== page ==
I could not find anything specific on the internet for the Lebanese seven spice maybe I did not search enough webisites, although this post was informative. The only reason I have it is because it was recommended in the introduction of the honey and co-recipe book I received for my birthday this year. In the section on base recipes they mention:

Bahrat savoury spice mix (aka ‘Sarit spice’ at Honey & Co’), this like its namesake in our kitchen, is the backbone of everything we make and, it like its namesake, has endless depth and beauty, and improves almost anything. You can use ready-made for her at spice mix instead or Lebanese seven spice mix, which is sold in most large supermarkets – it will taste slightly different but will still be tasty.

So my general impression after all this reading is that they are highly aromatic combinations of spices. They will be put together according to country/region. And they might vary in terms of the type of dish you might want to use them for. I feel like I am going to enjoy using and experimenting with them

Yes, I enjoyed a small glass of white wine.

Ingredients

  • 250g chicken breast mini fillets
  • 1 leek
  • 200g white mushrooms
  • 150g wholewheat couscous
  • 2 tsp ras al hanut
  • 1 chicken stock cube
  • 1 lemon
  • 1 tbsp olive oil
  • Sea salt
  • 550ml boiling water

Method

1. Fill your kettle and boil it. Chop the chicken breast mini fillets into bite-sized chunks. Warm a wok or deep frying pan over a medium-high heat for 1 min, then add ½ tbsp olive oil and the chicken. Fry, turning the chicken once or twice, for 4 mins till browned all over.

2. While the chicken fries, trim the root and top 3cm off the leek. Halve it and rinse out any grit, then finely slice it. Rinse the mushrooms. Scoop the chicken out of the pan into a bowl. Add another ½ tbsp olive oil to the pan and stir in the leek. Tear the mushrooms into the pan. Season with a pinch of salt and fry, stirring often, for 5 mins till the veg look juicy.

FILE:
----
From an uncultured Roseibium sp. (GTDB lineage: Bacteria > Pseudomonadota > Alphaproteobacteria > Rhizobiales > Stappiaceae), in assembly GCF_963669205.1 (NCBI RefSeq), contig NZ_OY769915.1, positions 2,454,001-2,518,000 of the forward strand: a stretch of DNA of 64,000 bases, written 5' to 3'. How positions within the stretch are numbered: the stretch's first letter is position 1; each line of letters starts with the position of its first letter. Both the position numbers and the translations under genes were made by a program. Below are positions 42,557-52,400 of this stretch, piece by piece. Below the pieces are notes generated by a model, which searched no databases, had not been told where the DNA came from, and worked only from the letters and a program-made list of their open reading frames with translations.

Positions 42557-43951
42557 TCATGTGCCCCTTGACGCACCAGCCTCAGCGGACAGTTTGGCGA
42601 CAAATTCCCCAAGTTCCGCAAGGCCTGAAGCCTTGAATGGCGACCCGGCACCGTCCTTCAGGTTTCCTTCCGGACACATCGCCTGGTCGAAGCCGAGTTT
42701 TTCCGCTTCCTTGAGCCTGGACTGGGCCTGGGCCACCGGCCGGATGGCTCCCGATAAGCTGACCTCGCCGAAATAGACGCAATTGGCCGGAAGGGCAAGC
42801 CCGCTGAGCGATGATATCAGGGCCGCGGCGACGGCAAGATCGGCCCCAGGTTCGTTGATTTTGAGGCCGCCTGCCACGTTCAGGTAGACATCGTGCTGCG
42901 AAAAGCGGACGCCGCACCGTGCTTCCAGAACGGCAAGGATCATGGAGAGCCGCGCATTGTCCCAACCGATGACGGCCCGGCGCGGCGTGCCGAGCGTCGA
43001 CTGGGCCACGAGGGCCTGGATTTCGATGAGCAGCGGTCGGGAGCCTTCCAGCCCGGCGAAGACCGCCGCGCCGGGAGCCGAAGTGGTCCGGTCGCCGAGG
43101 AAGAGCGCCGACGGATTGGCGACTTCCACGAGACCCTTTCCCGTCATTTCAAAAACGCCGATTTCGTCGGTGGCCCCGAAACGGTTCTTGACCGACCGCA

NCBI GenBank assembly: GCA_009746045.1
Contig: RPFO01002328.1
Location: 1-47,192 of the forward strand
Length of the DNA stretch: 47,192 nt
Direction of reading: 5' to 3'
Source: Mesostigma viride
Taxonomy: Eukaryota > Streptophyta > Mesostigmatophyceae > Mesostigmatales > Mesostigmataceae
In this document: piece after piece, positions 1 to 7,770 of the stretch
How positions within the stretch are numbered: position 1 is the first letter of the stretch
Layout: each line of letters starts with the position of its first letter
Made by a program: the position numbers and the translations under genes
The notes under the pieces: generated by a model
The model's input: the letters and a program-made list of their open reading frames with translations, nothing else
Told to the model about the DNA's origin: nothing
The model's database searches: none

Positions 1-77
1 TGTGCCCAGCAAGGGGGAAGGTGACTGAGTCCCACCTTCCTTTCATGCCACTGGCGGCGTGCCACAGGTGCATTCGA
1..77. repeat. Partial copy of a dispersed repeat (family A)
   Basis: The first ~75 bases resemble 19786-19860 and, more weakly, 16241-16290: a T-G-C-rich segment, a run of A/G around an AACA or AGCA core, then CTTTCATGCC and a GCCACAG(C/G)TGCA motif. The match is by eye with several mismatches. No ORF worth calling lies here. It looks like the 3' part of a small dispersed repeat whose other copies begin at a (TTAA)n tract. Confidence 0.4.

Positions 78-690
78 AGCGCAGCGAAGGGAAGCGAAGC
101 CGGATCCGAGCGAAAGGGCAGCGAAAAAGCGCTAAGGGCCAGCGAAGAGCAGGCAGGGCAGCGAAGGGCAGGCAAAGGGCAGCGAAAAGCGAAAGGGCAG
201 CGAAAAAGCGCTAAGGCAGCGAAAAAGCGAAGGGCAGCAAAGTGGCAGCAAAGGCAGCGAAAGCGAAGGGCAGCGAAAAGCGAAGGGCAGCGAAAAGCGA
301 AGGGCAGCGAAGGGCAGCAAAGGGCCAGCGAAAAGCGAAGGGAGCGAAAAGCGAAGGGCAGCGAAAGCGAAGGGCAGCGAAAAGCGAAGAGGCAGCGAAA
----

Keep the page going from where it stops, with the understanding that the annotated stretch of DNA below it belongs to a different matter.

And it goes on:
3. While the veg fry, tip the couscous into a heatproof bowl and pour in 300ml boiling water. Stir with a fork, cover with a plate and set aside to soak. The couscous will absorb the water and become fluffy and tender. 

4. When the veg look juicy, scoop the chicken back into the pan. Add 2 tsp ras al hanut and crumble in the stock cube. Pour in 250ml boiling water, stir to mix, the pop a lid on the pan (or use a baking tray if you don’t have a lid). Simmer for 6-7 mins till the chicken is cooked through.

5. While the chicken and veg simmer, finely grate the zest from the lemon. Fluff the couscous up with a fork, draining off any excess water, and stir in most of the lemon zest. Divide the couscous between a couple of warm plates.

6. Add a squeeze of juice to the tagine, then taste it and add a little more salt or lemon juice if you think it needs it. Spoon the chicken and veg over the couscous, top with a little lemon zest and serve.

References:

https://www.abelandcole.co.uk/recipes/chicken-mushroom-leek-couscous

https://www.epicurious.com/recipes/food/views/ras-el-hanout-101070

https://en.wikipedia.org/wiki/Ras_el_hanout

https://www.thekitchn.com/inside-the-spice-cabinet-baharat-67863

Honey & Co , Food from the Middle East, Sarit Packer & Itamar Srulovich